Thirty years ago, the fiduciary movement began to take root. No one held a press conference, it just happened. That's the thing about movements: you really don't have a sense that one has started until enough time has passed that you can look back and see what material changes have taken place.
In hindsight, we can see that the pioneers of the fiduciary movement had two similar, overlapping objectives: (1) to define the details and best practices of a fiduciary's prudent investment process; and (2) to define the details and best practices of a professional standard of care.
The first objective was accomplished in 2003 when the Foundation for Fiduciary Studies released its handbook, Prudent Investment Practices. This handbook and its derivative works are still the most widely-cited authoritarian sources of fiduciary best practices.
The second objective, defining a professional standard of care, is still a work in progress. The beautiful thing about this topic is that it enables us to leave behind the ugliness of the current fiduciary debate. The fiduciary movement was once a point of positive inspiration, but it has become a lightning rod for negativity.
In contrast, defining a professional standard of care, and in tandem a profession, is an initiative that is in everyone's best interests, is agnostic to the registered status of the financial adviser (RIA, IAR or RR), and doesn't require action by regulators.
(Related read: DOL's fiduciary rule fails by focusing heavily on fees, expenses)
So, to begin this new 7 Signs series for InvestmentNews, we thought we would start with the 7 signs an adviser meets a professional standard of care:
1. Expertise: A profession requires a defined body of specialized knowledge that is acquired only through additional education, training and experience; expertise that cannot easily be acquired by a person outside the profession. Therein is our first challenge: the entry barriers to our industry are so low, that in most states barbers and beauticians can claim higher education, training and testing requirements.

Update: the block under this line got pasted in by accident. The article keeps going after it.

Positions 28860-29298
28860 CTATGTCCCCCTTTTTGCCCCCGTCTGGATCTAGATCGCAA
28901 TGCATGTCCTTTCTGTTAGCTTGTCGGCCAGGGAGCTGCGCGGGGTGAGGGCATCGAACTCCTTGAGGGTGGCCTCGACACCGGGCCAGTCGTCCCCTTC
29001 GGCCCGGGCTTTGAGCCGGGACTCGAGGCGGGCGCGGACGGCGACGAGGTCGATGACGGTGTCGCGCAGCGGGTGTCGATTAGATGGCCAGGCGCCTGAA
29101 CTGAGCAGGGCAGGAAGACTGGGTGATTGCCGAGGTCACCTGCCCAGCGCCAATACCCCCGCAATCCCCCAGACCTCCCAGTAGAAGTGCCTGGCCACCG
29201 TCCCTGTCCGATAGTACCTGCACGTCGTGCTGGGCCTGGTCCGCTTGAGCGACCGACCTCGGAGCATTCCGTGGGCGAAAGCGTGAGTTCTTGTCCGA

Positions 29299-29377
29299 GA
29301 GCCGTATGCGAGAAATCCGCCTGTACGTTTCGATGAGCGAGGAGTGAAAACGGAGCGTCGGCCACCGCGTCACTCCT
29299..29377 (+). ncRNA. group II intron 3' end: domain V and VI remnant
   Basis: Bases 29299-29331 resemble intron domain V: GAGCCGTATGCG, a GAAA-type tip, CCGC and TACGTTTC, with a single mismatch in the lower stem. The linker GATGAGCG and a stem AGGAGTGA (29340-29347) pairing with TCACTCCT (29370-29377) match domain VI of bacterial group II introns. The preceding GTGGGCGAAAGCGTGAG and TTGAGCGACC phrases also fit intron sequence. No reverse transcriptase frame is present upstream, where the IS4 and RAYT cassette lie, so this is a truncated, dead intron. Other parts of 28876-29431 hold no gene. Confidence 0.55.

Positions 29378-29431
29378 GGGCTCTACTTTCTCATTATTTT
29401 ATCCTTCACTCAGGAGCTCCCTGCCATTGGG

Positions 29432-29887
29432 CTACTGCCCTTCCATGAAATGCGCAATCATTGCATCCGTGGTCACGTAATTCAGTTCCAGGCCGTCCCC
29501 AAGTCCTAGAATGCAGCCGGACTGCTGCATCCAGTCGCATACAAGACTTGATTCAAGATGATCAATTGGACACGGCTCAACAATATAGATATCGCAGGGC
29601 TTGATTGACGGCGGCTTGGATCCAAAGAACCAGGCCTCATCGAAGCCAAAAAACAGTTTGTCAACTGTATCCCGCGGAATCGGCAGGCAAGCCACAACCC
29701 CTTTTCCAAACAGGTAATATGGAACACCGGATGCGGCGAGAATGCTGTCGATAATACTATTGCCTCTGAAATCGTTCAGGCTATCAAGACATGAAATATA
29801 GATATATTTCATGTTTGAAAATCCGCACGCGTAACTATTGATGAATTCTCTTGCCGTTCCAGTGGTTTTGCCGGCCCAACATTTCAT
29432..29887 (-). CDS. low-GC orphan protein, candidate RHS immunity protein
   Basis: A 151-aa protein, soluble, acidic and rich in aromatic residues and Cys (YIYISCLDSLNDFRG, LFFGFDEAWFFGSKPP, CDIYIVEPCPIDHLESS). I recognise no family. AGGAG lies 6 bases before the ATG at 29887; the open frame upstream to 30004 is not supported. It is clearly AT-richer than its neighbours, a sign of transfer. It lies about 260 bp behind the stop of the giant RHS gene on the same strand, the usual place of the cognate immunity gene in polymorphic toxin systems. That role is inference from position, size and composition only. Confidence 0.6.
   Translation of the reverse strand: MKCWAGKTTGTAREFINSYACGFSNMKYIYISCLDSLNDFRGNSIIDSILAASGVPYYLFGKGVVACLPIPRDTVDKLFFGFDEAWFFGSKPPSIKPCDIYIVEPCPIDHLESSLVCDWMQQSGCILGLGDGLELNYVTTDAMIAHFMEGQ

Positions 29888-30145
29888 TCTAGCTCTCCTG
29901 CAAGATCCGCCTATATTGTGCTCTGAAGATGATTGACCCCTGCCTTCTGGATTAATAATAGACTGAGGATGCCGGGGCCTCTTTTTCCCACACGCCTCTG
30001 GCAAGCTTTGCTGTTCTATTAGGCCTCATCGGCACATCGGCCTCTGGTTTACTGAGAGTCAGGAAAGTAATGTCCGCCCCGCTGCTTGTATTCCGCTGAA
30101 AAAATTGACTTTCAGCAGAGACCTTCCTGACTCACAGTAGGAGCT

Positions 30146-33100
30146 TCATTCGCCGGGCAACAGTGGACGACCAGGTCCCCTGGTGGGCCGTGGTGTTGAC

2. Competence: The professional must be able to demonstrate that they can do the work, not simply that they have the expertise. In this case, the imperative is that the financial professional be able to demonstrate that they are competent in the management of investment decisions.
3. Tradition: A profession has history, customs and traditions. The professional needs to have a sense of vocation and feel drawn to their work; they need to have awareness that they have been called to serve a higher purpose. Professionals can trace the origins of their craft, and identify their own personal place and role within that history.
4. Ethos: The Ancient Greeks used the word ethos to describe the distinguishing guiding beliefs of a person, group or institution. To have a profession, there must be a shared sense of a defined ethos. There must be a consistency in how professionals define themselves in terms of behavior and core values.
5. Governance: A profession must have a defined decision-making process, and research, training and testing should be focused on perfecting that process. Given a particular set of facts and circumstances, society must be able to expect and trust that every professional will engage with a similar approach and process.
6. Stewardship: A profession, by definition, exists to serve the best interests of society. The professional must demonstrate that they are passionate and disciplined about protecting the long-term interests of clients. This includes the concept of service without the expectation of reward.
7. Leadership: The true test of a profession is whether society views the professional as a leader. Leadership, in this context, is defined as the professional's ability to inspire, and the capacity to serve others.
Don Trone, Mary Lou Wattman and Steve Branham, are the co-founders of 3ethos, whose research and training programs are focused on the intersection between leadership, stewardship and governance.